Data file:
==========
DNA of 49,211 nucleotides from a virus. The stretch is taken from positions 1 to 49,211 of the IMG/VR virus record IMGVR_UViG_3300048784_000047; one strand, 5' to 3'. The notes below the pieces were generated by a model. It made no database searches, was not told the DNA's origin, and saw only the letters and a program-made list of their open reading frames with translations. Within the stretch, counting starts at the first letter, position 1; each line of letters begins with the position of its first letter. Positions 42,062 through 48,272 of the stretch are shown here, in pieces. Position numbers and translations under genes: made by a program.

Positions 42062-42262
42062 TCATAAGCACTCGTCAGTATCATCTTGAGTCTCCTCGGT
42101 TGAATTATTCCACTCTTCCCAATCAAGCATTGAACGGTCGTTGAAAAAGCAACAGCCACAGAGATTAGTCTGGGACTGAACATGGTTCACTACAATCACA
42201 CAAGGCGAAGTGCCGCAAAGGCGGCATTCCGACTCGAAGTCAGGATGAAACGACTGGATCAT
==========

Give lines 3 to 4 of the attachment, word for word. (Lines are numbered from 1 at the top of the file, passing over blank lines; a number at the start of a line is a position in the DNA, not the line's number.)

42062 TCATAAGCACTCGTCAGTATCATCTTGAGTCTCCTCGGT
42101 TGAATTATTCCACTCTTCCCAATCAAGCATTGAACGGTCGTTGAAAAAGCAACAGCCACAGAGATTAGTCTGGGACTGAACATGGTTCACTACAATCACA